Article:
On the other hand, we found the bronze sculpture A-maze-ing Laughter super interesting. The sculpture, which consists of 14 figures, each about three metres high and weighing more than 250 kilograms, was designed by Chinese artist Yue Minjun and erected in Morton Park in the West End district in 2009. The different statues show the artist’s own image “in a state of hysterical laughter”. As part of the installation, an inscription reads: “May this sculpture arouse laughter and joy among all who experience it.” And she really has, because almost every visitor has placed himself right next to a statue and tried to imitate the facial expressions and gestures 😉

A little further south in Sunset Beach Park, one can still find the “Engagement Rings“, a series of sculptures by the artist Dennis Oppenheim. These diamond engagement rings can also be found at the Nevada Museum of Art in Reno, San Diego, Ruoholahti (Finland) and Leoben in Austria.

The view from the “Vancouver Lookout”

Before we went on the ship, we wanted to see Vancouver again from above. The Vancouver Lookout, which is located near Canada Place Pier on Hastings Street, is the best way to do this. With a glass elevator, you go about 170 meters up to the observation deck, which offers a fantastic 360-degree view of the city center, the sea and the mountains. Many of the city’s attractions are presented along the panoramic windows using pictures and texts. From up here we had a great view of our cruise ship Royal Princess 🙂

The Vancouver Lookout is open daily from 8:30 a.m. to 10:30 p.m. during the summer months from May to October, and from 9 a.m. to 9 p.m. in winter. Admission for adults is currently 18.25 CAD.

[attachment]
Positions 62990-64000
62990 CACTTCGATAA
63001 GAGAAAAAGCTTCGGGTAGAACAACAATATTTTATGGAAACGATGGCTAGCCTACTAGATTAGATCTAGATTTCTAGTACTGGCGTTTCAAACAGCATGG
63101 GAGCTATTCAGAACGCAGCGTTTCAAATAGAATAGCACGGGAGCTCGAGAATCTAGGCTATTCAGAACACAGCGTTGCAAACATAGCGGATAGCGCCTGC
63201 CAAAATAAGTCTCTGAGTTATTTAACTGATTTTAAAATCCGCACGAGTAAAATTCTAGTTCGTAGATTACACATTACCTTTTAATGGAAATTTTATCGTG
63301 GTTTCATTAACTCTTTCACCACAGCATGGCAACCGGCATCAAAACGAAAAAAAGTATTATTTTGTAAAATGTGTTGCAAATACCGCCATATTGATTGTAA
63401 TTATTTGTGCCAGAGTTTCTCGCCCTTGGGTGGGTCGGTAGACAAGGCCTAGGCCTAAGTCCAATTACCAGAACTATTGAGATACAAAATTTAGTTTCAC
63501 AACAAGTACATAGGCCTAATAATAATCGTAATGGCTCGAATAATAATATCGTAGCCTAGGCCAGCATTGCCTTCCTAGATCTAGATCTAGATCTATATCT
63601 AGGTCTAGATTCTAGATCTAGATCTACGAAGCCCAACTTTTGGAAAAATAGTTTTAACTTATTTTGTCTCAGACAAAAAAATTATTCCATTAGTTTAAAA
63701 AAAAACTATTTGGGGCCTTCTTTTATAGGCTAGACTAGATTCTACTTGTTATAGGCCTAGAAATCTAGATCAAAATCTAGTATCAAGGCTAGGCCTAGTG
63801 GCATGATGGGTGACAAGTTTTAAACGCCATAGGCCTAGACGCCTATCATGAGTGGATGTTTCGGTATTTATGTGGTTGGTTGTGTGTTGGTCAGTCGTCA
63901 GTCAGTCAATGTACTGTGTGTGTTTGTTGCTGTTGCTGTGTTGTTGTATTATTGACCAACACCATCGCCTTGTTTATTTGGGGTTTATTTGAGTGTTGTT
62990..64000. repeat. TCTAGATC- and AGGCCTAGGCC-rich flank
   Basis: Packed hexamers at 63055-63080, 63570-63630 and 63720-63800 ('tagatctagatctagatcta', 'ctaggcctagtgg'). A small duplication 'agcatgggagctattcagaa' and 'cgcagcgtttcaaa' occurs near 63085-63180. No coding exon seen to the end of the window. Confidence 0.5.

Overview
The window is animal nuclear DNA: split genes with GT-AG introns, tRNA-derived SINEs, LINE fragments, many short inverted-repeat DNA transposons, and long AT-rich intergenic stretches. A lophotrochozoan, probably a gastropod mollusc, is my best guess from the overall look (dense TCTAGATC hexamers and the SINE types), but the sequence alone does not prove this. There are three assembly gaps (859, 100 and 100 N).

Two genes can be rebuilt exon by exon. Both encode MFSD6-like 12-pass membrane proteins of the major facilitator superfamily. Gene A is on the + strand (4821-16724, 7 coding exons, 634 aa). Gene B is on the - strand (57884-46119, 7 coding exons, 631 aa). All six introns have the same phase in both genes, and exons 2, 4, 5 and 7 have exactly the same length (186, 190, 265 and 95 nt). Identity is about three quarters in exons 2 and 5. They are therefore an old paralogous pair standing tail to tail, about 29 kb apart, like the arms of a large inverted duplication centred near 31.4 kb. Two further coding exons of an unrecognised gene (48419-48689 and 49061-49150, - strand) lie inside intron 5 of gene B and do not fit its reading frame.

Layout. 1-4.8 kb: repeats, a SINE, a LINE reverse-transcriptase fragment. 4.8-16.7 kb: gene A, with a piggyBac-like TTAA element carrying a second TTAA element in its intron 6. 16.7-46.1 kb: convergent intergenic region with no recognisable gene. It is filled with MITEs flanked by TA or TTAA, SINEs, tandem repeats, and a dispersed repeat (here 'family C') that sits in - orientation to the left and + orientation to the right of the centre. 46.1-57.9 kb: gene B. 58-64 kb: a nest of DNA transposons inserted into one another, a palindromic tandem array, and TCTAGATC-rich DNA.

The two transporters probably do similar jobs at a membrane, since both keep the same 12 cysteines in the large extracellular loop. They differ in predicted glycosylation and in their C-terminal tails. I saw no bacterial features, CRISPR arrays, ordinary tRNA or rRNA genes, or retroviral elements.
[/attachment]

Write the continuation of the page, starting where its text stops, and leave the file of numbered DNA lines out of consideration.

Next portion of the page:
A map with all the Tourist Attractions in Vancouver

On the following Google Maps map we have mapped all the major sights in Vancouver:

Our conclusion on Vancouver

Overall, we have to say that Vancouver couldn’t really inspire us. The location is beautiful and we also had really great weather, but in the city there is also a lot of dirt and many visible social problems. The proportion of homeless and drug addicts, especially in downtown, is alarmingly high. There are few really interesting buildings and the sights are rattled off relatively quickly. The harbour promenade and the historic District of Gastown are beautiful, but otherwise we found the city center quite unspectacular. We certainly didn’t see everything because of the short time, but next time we would rather go out to the surrounding area or to Vancouver Island, because there it should be really beautiful!

Vancouver, Canada, Travelreport

The city of Vancouver in Canada

At 4 p.m. we checked in on our ship Royal Princess and started our cruise towards Alaska 🙂

Prepaid SIM Card for Canada & the USA